The History of a Crime, by Victor Hugo

Chapter vii.

The Other List

Opposite to the list of adherents should be placed the list of the proscribed. In this manner the two sides of the coup d’état can be seen at a glance.

“DECREE.

“ARTICLE I. — The ex-Representatives of the Assembly, whose names are
found beneath, are expelled from French territory, from Algeria, and
from the Colonies, for the sake of public safety:—

“Edmond Valentine. Charrassin.
Paul Racouchot. Bandsept.
Agricol Perdiguier. Savoye.
Eugène Cholat. Joly.
Louis Latrade. Combier.
Michel Renaud. Boysset.

Joseph Benoist (du Rhône). Duché.

Joseph Burgard. Ennery.
Jean Colfavru. Guilgot.
Joseph Faure (du Rhone). Hochstuhl.
Pierre-Charles Gambon. Michot Boutet.
Charles Lagrange. Baune.
Martin Nadaud. Bertholon.
Barthélemy Terrier. Schoelcher.
Victor Hugo. De Flotte.
Cassal. Joigneaux.
Signard. Laboulaye.
Viguier. Bruys.
Esquiros. Gaston Dussoubs.
Madier de Montjau. Guiter.
Noël Parfait. Lafon.
Emile Péan. Lamarque.
Pelletier. Pierre Lafranc.
Raspail. Jules Leroux.
Théodore Bac. Francisque Maigne.
Bancel. Malardier.
Belin (Drôme). Mathieu (de la Drôme).
Bosse. Millotte.
Bourzat. Roselli-Mollet.
Brive. Charras.
Chavoix. Saint-Ferreol.
Clément Dulac. Sommier.
Dupout (de Bussac). Testelin (Nord).

“ARTICLE II. — In the event, contrary to the present decree, of one of
the persons named in Article I. re-entering the prohibited limits, he
may be transported for the sake of public safety.

“Given at the Palace of the Tuileries, at the Cabinet Council assembled,
January 9th, 1852.

“LOUIS BONAPARTE.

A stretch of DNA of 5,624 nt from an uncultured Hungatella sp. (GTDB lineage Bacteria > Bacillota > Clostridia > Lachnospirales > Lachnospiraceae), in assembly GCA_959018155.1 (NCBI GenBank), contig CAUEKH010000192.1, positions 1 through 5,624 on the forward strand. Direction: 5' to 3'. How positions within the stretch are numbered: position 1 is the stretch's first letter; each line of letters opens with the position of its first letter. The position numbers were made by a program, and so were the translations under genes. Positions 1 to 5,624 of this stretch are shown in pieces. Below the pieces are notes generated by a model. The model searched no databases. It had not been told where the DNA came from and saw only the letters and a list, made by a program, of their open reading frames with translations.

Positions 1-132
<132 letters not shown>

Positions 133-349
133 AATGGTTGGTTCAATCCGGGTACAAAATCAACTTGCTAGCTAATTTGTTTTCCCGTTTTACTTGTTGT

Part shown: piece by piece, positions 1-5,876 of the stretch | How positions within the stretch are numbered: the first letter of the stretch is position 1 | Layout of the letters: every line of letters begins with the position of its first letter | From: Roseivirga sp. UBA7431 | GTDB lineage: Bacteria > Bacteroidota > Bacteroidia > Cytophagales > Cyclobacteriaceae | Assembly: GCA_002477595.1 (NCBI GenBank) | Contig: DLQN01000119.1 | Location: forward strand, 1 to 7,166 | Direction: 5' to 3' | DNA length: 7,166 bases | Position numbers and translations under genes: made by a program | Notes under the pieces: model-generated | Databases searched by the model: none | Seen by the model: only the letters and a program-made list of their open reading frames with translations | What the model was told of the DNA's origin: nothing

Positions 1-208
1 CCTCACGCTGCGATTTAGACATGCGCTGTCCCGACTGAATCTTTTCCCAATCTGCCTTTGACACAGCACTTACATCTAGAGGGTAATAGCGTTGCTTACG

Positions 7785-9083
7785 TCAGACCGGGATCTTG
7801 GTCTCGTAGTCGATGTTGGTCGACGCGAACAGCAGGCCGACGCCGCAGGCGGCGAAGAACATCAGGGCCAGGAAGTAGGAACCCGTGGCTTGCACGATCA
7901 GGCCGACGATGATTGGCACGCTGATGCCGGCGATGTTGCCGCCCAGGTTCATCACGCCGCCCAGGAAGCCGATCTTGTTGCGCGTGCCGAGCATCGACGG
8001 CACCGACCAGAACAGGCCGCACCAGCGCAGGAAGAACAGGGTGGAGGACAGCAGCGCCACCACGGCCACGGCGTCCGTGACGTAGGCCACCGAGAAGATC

“DE MORNY, Minister of the Interior.”

There was besides a list of the “provisionally exiled,” on which figured Edward Quinet, Victor Chauffour, General Laidet, Pascal Duprat, Versigny, Antony Thouret, Thiers, Girardin, and Rémusat. Four Representatives, Mathé, Greppo, Marc–Dufraisse, and Richardet, were added to the list of the “expelled.” Representative Miot was reserved for the tortures of the casemates of Africa. Thus in addition to the massacres, the victory of the coup d’état was paid for by these figures: eighty-eight Representatives proscribed, one killed.

I usually dined at Brussels in a café, called the Café des Mille Colonnes, which was frequented by the exiles. On the 10th of January I had invited Michel de Bourges to lunch, and we were sitting at the same table. The waiter brought me the Moniteur Français; I glanced over it.

“Ah,” said I, “here is the list of the proscribed.” I ran my eye over it, and I said to Michel de Bourges, “I have a piece of bad news to tell you.” Michel de Bourges turned pale. I added, “You are not on the list.” His face brightened.

Michel de Bourges, so dauntless in the face of death, was faint-hearted in the face of exile.

http://ebooks.adelaide.edu.au/h/hugo/victor/history_of_a_crime/chapter56.html

Last updated Saturday, March 1, 2014 at 20:38